University of California, San Francisco  |  About UCSF  |  Search UCSF  |  UCSF Medical Center  |  Log In

Elliott Sherr, MD, PhD

Elliott Sherr, MD, PhD
Professor, Department of Neurology
Director, Comprehensive Center for Brain Development
Research Summary:
The genetics of autism and epilepsy: studies in cerebral development and connectivity

The lab uses a variety of tools (genetics, imaging, animal models) to study two important clinical domains: autism and epilepsy. We not only seek to discover the causes of these conditions but to develop new treatments. Below is a sampling of ongoing projects. If you are interested in rotating in or joining the lab, please contact Dr. Sherr by email:

Ongoing Research: 

The genetics of epilepsy: We have focused on a specific group of epilepsies, the epileptic encephalopathies (EE), that can be associated with autism and intellectual disability. We recently published a manuscript (Nature. 2013; 501(7466): 217-21. PMID: 23934111) that used exome sequencing in family trios to identify novel EE genes and to show that de novo genetic mutations are key for pathogenesis. We are using similar tools as well as animal models (including using CRISPR tools for mutagenesis) to discover new causes and to study the specific mutations found in patients.

Genetics First Approach to Autism: The 16p11.2 copy number variations (CNV; both deletion and duplication) are two of the most common genetic events associated with autistic spectrum disorder (ASD). We lead a network of scientists  (SVIP; investigating the brain imaging changes (MRI, fMRI, MEG) and cognitive, and behavioral features of individuals with 16p11.2 deletions or duplications. By studying a group of individuals who all share the same genetic change, we hope to discover novel insights that explain how disrupted brain function can lead to the specific behavioral and cognitive changes associated with ASD. A recent publication (PMID: 24790192) highlights the potential of this approach.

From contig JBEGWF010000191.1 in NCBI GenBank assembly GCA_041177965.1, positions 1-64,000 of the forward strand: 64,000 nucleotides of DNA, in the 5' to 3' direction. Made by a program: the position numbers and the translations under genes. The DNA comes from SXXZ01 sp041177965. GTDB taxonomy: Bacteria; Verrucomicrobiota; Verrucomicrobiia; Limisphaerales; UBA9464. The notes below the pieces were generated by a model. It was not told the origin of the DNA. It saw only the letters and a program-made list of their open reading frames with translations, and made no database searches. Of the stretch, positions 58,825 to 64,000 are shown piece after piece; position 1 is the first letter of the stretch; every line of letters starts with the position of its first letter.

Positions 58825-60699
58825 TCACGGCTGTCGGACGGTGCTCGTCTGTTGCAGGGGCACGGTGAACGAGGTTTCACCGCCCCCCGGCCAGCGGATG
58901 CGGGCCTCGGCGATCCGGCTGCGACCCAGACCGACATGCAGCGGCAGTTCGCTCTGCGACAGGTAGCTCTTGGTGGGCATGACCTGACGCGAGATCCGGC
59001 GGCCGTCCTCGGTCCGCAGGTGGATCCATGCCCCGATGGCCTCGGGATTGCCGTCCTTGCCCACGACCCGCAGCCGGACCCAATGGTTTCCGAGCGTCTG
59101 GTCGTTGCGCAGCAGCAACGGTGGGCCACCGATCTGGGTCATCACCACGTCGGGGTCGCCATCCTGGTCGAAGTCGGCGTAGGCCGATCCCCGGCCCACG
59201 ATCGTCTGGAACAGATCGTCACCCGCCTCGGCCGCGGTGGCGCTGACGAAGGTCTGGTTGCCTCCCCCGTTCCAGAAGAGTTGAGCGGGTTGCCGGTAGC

Development of Blood-based biomarkers for autism: Advances in autism genetics and in the study of animal models provide evidence to suggest that some biochemical pathways are commonly affected in autistic patients. Our lab has shown that the activity level of specific selected intracellular signaling pathways are altered in ASD patients and that these measurements may be predictive of ASD status in presymptomatic children. Work is ongoing to elucidate the biology underlying these observations.

Gene discovery in human brain malformations: Our lab has shown that de novo and inherited genetic events play an important role in causing disorders of cerebral development, specifically focusing on patients with agenesis of the corpus callosum (ACC). ACC has a strong association with autism, as exemplified by Kim Peek, who has ACC and whose life was fictionalized in the movie, Rain Man. When novel ACC genes are identified, we develop animal models to investigate the implications on cerebral development. (See: PMID: 24098143 and PMID: 23453666).

Selected Publications

Owen JP, Chang YS, Pojman NJ, Bukshpun P, Wakahiro ML, Marco EJ, et al. Aberrant white matter microstructure in children with 16p11.2 deletions. The Journal of neuroscience: the official journal of the Society for Neuroscience. 2014;34(18):6214-23. doi: 10.1523/JNEUROSCI.4495-13.2014. PubMed PMID: 24790192.